Thirteen College of Agriculture faculty members have received Purdue Research Foundation (PRF) International Travel grants. The program covers part of travel costs for Purdue faculty members to participate in international research conferences. The recipients and the location of the conference they plan to attend are:


  • Jacob Ricker-Gilbert, agricultural economics – Abuja, Nigeria


  • Jen-YI Huang, food science – Melbourne, Australia
  • Meilin Ma, agricultural economics – Hangzhou, Zhejiang, China
  • Shweta Singh, agricultural & biological engineering – Beijing, China
  • Kara, Stewart, animal science – Hunter Valley, New South Wales, Australia
  • Cankui Zhang, agronomy – Nanjing, China


  • Yuan (Brad) Kim, animal sciences – Berlin, Germany
  • Ann Kirchmaier, biochemistry – Crete, Greece
  • Bhagyashree Katare, agricultural economics – Basel, Switzerland
  • Chunhua Zhang, botany and plant pathology – Cambridge, UK

North America

  • Gordon McNickle, botany and plant pathology – Fredericton, New Brunswick, Canada

South America
  • Songlin Fei, forestry and natural resources – Curitiba, Parana, Brazil
  • Kwamena Quagrainie, agricultural economics – Palmas (TO) Jaboticabal, Brazil
Faculty group pose outside temple: Photo courtesy Elizabeth Fields Faculty are key to study abroad opportunities
Photo courtesy Elizabeth Fields
Boilermakers will study around the world this summer on short-term, faculty-led programs and long-term research or internship or coursework-based programs. About 140 College of Agriculture undergraduates have chosen programs in Switzerland, Ecuador, China, Sweden, New Zealand, Italy, Zambia, Germany, Japan and Jamaica, among others.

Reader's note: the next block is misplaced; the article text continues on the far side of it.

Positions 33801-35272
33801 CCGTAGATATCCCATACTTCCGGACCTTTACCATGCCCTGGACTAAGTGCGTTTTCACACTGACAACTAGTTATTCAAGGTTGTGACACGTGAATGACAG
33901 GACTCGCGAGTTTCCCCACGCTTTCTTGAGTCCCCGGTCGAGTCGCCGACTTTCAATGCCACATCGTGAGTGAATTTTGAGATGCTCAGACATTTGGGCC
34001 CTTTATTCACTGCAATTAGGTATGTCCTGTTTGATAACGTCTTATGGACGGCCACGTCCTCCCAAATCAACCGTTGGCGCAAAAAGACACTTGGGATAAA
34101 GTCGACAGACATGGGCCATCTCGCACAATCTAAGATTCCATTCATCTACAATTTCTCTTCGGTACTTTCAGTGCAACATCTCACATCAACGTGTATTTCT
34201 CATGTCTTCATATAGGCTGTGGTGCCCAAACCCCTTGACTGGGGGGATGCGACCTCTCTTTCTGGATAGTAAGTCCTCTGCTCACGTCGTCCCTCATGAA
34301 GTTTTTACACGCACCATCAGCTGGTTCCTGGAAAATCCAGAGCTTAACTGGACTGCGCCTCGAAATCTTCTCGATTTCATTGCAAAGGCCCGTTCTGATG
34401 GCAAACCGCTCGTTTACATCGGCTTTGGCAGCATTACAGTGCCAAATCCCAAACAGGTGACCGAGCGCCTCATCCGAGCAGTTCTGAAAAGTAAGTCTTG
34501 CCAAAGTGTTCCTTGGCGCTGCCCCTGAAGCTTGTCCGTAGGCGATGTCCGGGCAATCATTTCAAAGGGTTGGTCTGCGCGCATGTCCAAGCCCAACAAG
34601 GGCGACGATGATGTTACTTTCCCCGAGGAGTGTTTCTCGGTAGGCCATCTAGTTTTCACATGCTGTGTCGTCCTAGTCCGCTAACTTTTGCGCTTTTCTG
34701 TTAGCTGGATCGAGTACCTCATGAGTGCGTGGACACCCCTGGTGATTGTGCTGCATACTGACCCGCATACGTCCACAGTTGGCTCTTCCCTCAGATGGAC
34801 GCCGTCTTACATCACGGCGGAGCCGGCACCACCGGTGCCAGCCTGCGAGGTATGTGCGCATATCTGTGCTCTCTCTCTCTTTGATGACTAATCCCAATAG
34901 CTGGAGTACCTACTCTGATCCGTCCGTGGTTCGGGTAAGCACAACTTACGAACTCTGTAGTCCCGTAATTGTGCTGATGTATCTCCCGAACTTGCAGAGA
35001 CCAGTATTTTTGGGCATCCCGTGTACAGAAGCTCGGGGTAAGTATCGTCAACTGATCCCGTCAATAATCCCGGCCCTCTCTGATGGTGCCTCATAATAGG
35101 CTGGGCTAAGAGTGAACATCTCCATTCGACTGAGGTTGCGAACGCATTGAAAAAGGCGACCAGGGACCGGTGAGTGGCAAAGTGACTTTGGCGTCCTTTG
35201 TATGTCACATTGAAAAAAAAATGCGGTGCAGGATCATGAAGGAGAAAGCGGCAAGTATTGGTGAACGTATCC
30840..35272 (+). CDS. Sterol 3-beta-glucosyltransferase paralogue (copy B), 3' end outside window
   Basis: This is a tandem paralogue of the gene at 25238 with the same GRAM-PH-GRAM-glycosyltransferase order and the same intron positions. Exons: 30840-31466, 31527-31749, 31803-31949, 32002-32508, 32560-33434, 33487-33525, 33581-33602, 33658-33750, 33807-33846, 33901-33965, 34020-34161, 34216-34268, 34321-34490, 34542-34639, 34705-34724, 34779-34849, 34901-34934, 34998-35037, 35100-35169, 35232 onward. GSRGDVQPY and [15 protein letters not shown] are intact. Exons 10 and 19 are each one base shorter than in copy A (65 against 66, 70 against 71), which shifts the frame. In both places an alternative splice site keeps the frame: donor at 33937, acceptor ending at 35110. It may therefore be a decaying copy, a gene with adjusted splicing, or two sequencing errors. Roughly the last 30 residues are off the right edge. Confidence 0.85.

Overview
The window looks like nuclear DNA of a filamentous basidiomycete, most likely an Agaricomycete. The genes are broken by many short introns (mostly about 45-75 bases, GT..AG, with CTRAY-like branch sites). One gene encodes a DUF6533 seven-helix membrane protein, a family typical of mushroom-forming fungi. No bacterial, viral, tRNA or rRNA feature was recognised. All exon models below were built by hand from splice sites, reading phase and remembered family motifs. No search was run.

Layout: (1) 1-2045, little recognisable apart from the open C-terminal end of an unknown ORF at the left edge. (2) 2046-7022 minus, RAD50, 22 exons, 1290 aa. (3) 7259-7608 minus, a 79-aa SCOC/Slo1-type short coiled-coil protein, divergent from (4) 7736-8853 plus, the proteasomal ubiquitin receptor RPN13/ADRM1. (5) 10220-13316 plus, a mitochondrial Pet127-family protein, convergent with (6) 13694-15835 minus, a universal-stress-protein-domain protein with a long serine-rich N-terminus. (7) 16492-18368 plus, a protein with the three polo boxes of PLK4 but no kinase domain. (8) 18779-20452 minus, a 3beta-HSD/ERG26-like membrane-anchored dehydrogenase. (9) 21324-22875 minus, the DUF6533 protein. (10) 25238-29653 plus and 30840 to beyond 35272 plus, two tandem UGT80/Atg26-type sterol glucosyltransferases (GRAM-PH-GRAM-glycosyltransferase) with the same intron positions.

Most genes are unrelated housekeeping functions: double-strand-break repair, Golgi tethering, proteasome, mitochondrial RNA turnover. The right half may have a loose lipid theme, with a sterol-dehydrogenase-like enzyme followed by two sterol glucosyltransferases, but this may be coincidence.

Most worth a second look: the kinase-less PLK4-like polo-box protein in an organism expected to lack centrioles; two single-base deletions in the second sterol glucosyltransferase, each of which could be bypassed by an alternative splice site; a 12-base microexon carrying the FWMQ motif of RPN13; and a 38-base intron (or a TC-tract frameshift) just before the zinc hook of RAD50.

These College of Agriculture faculty are leading the following short-term courses this summer:

  • Ecuador: Environment and Culture in the Galapagos – Elizabeth Flaherty, Barny Dunning, Brandon Quinby
  • France, Germany, Austria, Hungary and Romania: Economy, Agriculture and Environment Orient Express – Steven Hallett, David Umulis
  • Italy: An Italian Food Experience: Production, Preparation, Marketing – Michael Gunderson
  • Italy: Produzioni Animali: Exploring Animal Production in Italy – Elizabeth Karcher, Ashley York
  • Sweden: International Natural Resources – Tomas Hook, Douglass Jacobs, Patrick Zollner
  • United Kingdom: Forensic Science International: Comparing UK and US Forensic Practitioners – Trevor Stamper, Krystal Hans
  • Zambia: An International Service Learning Program – Kolapo Ajuwon
Faculty led five successful courses during spring break.

  • Costa Rica: Natural History in Costa Rica – Reuben Goforth, Barny Dunning, Julie Pluimer
  • Costa Rica: Agricultural, Environmental & Community Sustainability – Marcos Fernandez, Lori Hoagland, Amy Jones, Sean Dufault
  • Ireland: Agriculture in Ireland – Colleen Brady, Kara Hartman, Chloe Wires
  • Italy: Agriculture in Italy – Andrea Liceaga, Lisa Mauer
  • Vietnam: Food Security and Environmental Challenges in Vietnam – Elizabeth Karcher, Jacie Grant
Thanks to these faculty and staff members for their time and efforts — often behind the scenes — and for personally knowing, believing and passionately leading the transformational impact of study abroad.

“Many people told me to take advantage of the opportunities to travel while in college, as it becomes much harder once you have a job. I took that advice to heart and took full advantage of the study abroad opportunities.”

- Jacquelyn Brown ’17, who spent three of her four spring breaks abroad, in Ireland, Colombia and Cuba; one Maymester in Italy and Switzerland; and her senior fall semester in Hong Kong. She currently is living in Lilongwe, Malawi, for six months working with the International Development Division of Land O’Lakes.
Savanna Harrison, junior in animal sciences, who studied in Costa Rica over spring break 2019 “This trip was an incredible opportunity. I experienced a new culture, ate some delicious new food, and I crossed hiking through a rainforest off my bucket list.”

- Savanna Harrison, junior in animal sciences, who studied in Costa Rica over spring break 2019